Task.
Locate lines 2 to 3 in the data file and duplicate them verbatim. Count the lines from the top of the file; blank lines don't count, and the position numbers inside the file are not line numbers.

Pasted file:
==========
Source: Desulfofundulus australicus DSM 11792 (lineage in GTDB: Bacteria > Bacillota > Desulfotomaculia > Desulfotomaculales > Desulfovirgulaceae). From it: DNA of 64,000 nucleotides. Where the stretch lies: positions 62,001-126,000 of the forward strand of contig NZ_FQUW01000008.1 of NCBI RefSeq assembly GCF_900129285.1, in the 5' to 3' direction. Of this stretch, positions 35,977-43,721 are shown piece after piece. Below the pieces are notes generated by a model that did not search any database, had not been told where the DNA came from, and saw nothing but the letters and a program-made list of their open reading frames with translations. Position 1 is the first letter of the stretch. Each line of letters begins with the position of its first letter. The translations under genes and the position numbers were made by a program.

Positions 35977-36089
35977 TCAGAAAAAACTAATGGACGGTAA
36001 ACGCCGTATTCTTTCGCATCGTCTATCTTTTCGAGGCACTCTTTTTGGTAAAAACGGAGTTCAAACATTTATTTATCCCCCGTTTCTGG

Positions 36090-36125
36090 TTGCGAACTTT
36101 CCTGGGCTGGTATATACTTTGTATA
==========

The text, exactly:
Positions 35977-36089
35977 TCAGAAAAAACTAATGGACGGTAA